ABOUT: The most well known AC in southwestern France is Cahors and Chateau du Cayrou is one of the standout producers. The PowerPoint slide in wine class would say that Malbec and Tannat, two of the main grape varieties of southwest France, were used to bulk up wines in Bordeaux prior to the onslaught of phylloxera. Both clawed there way back and Bordeaux has exploded with success while southwest France has remained quiet, making few great wines. Over the decades Chateau du Cayrou has passed through a few hands and since 2009 has been operated by Julien Goursaud, son-in- law of the owner. His first order of business was to fine tune the vineyard by reducing the number of usable vines to 15 hectares rather than the 30 originally planted. Some of the slopes just didn’t produce the quality he’s looking for. Bold move to cut half of your output. Organic certification was also an achieved goal and all wines are certified organic from 2012 on. These are sophisticated, well made wines that are built to age; we should all feel lucky to be able to taste Malbec from it’s homeland for very little money.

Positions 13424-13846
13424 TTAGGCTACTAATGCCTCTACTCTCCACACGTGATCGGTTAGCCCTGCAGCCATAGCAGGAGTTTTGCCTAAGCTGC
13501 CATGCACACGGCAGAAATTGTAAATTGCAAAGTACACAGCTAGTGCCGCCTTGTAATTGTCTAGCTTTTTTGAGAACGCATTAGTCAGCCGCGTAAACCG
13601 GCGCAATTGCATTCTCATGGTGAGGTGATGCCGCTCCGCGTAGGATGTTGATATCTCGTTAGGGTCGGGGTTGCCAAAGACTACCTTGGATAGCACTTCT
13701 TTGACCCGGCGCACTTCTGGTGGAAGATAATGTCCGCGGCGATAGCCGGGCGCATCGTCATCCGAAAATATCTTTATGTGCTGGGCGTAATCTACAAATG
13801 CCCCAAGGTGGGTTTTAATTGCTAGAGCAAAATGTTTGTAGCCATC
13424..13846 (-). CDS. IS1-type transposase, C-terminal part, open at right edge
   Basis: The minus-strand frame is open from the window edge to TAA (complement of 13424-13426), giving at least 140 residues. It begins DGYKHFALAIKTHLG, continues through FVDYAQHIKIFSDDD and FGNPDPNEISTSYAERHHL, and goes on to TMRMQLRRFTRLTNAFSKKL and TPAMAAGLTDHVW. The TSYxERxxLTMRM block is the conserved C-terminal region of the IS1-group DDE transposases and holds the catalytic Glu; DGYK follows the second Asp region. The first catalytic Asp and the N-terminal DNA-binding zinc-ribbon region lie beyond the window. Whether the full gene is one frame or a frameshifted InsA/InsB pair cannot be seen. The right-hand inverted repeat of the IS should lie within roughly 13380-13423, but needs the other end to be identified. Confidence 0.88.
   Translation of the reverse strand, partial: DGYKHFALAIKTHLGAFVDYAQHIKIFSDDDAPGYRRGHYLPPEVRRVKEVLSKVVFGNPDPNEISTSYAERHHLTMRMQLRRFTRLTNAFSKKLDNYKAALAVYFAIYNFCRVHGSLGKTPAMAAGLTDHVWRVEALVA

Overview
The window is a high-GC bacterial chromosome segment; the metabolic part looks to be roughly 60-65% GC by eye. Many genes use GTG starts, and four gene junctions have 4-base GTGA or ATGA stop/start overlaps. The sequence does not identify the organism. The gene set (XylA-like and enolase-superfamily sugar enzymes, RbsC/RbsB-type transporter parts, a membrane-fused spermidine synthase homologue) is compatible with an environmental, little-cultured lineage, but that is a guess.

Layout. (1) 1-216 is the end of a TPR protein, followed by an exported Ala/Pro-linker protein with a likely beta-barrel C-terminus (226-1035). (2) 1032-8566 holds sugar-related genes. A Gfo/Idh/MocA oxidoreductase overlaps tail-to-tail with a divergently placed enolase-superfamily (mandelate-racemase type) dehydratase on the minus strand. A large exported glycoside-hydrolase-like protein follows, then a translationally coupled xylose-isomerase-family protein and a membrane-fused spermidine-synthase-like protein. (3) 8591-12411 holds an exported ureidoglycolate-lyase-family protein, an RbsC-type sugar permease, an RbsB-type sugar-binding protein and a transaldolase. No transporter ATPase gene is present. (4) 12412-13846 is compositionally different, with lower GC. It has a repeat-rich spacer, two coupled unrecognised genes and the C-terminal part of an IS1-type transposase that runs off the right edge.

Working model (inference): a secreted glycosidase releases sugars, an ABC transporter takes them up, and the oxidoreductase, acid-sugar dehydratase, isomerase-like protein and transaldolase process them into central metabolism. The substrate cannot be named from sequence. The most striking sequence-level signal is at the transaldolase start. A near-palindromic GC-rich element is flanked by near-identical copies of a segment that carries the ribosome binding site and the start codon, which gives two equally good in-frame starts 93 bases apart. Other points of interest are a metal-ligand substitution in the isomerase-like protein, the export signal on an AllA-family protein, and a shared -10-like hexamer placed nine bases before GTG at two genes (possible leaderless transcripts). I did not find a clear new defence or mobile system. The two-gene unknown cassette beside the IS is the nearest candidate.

TASTE: Chateau du Cayrou’s 2012 La Tour is mostly Malbecand with a small percent Merlot. The vines are on their way to being 50 years old and the wines they make are dry, dense and dark with aromas and flavors of blackberries, raspberries, chocolate, oregano, thyme, black pepper, mint, wet soil, andsmoke. The finish is long, the body is a medium and the tannins have relaxedand the acid is at a perfect tremor. This La tour is going to age gracefully for another 20 years.
PAIR: Vegetarian Cassoulet with mushrooms and chard, spicy black bean burger, Empenadas stuffed with beans and corn, and pasta with black truffle and parmesan.